A mandala garden is a circluar garden incorporating keyholes and zoning ideas outlined in the Permaculture work of Bill Mollison I was somewhat rushed while creating my garden this year, in fact, I had sworn to not garden at all and save myself the heartache and frustration, but sure enough, as the end of May sparkled and shone, I had a compulsive urge to plant, not just any kind of plant, but a beautiful mandala garden. I had been stewing over where to put it and what kind of soil to create all winter without coming up with any real plan. Our bales of bedding straw had to be moved cause the goats were climbing up on them and jumping the fence, but when I moved them, they all fell apart and left a big mountain of straw and my puny mind went, aha! the garden shall be here, in this mountain of straw. I set to work and had some help making an interesting looking fence from what appears to be giant garage door sections (read heavy) and basically worked way to hard into the night to make this garden plantable for the first week of June. I mixed about of tonne of llama manure into the straw and was going to use potting soil for planting into but ran out of time so I just planted directly into the straw/manure and hoped for the best. Enemy #1: Ants. The anthill that I was kindhearted enough to ignore in the corner of the garden became the first fatal flaw. The ants meticulously collected all my seeds and stored them in a pile that I found a week later when all my salad greens sprouted in the same spot close to the anthill. Enemy #2: Dry June. My subconscious (and my neighbour) repeatedly warned me that I was planting too far from a water source. I figured with all that sponge-like straw I wouldn't need to water. The water that I did pack up there was too little too late. Enemy #3: Chickens. It was a couple weeks before I realized the chickens had made a hole under the fence and were eating the tender young shoots (and not the ants). Enemy #4: everything else on my list that is prioritized before working on the garden which was the whole reason I promised myself in Feb. that I wouldn't plant a garden this year! *sigh*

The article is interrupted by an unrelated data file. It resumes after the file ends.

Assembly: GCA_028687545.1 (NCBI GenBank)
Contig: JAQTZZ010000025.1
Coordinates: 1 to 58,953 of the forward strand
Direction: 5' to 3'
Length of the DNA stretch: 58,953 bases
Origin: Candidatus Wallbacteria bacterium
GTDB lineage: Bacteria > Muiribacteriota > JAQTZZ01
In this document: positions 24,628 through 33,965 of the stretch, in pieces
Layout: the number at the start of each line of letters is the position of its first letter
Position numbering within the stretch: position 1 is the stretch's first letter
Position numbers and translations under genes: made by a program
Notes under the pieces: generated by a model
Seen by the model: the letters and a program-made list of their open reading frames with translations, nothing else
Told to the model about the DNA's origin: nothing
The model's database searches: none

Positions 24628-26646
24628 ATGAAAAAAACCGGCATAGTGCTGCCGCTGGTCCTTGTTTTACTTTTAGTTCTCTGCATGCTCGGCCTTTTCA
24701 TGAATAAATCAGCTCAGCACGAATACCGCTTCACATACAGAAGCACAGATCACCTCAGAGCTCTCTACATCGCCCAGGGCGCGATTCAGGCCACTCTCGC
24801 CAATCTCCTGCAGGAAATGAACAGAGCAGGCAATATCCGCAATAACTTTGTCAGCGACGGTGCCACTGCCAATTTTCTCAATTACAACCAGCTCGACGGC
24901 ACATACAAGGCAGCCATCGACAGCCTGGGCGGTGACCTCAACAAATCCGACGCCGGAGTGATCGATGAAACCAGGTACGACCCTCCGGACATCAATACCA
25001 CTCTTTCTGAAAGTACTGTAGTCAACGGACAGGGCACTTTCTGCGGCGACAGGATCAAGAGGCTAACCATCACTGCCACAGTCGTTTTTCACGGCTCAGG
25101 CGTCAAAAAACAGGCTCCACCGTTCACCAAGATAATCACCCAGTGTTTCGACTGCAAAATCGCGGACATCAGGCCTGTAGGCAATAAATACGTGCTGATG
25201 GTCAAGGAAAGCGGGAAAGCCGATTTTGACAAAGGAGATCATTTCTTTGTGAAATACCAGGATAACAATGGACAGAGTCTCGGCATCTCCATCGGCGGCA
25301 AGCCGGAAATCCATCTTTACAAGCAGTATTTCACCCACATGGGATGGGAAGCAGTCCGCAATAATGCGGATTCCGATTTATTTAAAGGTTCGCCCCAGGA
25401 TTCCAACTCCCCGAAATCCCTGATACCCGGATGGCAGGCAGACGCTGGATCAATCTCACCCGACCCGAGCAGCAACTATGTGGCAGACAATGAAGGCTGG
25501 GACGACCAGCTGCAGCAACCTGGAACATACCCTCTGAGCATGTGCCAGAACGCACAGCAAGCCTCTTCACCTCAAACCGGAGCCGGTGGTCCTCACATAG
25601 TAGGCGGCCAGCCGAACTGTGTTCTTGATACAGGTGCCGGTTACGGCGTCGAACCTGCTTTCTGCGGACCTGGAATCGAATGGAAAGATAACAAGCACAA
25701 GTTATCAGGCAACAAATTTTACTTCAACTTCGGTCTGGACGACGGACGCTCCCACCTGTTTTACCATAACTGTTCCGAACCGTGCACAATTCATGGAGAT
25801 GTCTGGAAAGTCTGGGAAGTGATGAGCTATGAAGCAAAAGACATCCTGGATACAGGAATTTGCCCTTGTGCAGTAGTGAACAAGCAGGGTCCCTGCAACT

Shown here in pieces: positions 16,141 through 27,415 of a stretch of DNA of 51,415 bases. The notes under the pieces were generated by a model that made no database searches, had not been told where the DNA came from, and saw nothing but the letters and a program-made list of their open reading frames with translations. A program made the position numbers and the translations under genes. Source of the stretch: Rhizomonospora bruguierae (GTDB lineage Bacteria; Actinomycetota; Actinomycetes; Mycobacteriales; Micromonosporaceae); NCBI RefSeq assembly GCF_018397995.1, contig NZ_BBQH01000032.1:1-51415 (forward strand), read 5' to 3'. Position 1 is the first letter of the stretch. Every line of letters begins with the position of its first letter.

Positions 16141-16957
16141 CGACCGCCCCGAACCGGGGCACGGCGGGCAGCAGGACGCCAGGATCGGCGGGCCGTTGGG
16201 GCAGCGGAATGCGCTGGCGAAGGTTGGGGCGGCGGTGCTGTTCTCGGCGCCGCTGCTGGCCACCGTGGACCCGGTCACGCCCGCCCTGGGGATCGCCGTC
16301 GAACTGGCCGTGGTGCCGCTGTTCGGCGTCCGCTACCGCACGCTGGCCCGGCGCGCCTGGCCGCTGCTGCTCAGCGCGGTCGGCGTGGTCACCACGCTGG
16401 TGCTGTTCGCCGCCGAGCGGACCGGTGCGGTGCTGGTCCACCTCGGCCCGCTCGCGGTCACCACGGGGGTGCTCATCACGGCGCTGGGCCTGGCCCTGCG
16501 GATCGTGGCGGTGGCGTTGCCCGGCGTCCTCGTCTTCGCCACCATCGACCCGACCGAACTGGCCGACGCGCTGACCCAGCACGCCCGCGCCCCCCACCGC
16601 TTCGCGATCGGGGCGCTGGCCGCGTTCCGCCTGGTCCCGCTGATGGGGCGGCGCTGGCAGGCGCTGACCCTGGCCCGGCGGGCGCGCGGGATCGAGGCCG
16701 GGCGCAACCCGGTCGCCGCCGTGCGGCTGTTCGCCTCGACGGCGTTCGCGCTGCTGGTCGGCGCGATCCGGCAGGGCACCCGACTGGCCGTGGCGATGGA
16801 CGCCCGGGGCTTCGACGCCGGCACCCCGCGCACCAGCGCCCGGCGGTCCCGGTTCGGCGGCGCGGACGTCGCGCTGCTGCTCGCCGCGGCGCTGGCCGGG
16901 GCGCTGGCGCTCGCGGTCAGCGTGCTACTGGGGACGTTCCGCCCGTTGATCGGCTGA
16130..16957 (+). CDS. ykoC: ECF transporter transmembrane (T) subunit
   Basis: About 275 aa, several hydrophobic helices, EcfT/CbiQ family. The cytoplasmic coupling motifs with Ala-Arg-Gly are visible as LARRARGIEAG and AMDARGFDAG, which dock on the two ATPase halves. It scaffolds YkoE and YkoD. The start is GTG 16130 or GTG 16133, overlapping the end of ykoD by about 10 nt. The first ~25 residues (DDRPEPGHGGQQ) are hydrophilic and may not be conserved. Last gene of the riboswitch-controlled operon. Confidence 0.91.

Well, now that I've got that out of my system, I'd love to share with y'all a bit about my morning and all the delights that rose up with the sun. The kids slept late cause we finally got around to changing out our broken hot water heater last night, which had to come out through the bedroom and we were all up late (don't even ask how long I've been without hot water *hint* that's one of the reasons why I've been feeling so pissy lately). I took the opportunity to do chores while they slept and was greeted by a goat hanging upside-down from the fence by one leg. She must have got it in her mind to have an early breakfast and she had seen me fixing that section of fence a couple days ago so what better reason to go and try and demolish it by jumping over and getting all tangled up. Luckily she was not hurt, but is limping around a bit and looks rather humbled. While I was cutting the fence to free her leg, I managed to leave the gate open and the llamas (who can smell an open gate from a mile away) came charging down the hill and two escaped before I noticed my folly. About that time the kids woke up and started howling so I finished freeing the goat, sat the kids down with breakfast then ran out to milk the other goat whose incessant bawling was scraping at my nerves. Back at the house to strain the milk, there was yogurt everywhere and Rowan needed a change of clothes. I brought him out with me half naked but happy, to feed and water the rabbits and one of my new males was moping. I think he was stressed out by the other male next to him who was being all territorial and intimidating so I moved him to another hutch and noticed the two llama escapees where no longer peacefully grazing the front lawn. Got the kids packed in the wagon and we started down the road cause for some reason, the llamas love to go high-tailing it over to my neighbours horses and hang out and eat their hay. Rounded'em up, back to the ranch, locked up in recorded time, the kids were shipped off next door cause today is my studio day but what I really need is a neat whiskey and a long walk.